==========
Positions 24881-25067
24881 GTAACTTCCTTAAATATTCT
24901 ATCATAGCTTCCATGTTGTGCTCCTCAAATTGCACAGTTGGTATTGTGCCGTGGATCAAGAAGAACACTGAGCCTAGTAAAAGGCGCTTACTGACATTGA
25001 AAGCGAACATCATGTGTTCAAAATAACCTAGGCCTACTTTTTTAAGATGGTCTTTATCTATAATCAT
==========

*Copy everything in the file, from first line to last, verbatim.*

Positions 24881-25067
24881 GTAACTTCCTTAAATATTCT
24901 ATCATAGCTTCCATGTTGTGCTCCTCAAATTGCACAGTTGGTATTGTGCCGTGGATCAAGAAGAACACTGAGCCTAGTAAAAGGCGCTTACTGACATTGA
25001 AAGCGAACATCATGTGTTCAAAATAACCTAGGCCTACTTTTTTAAGATGGTCTTTATCTATAATCAT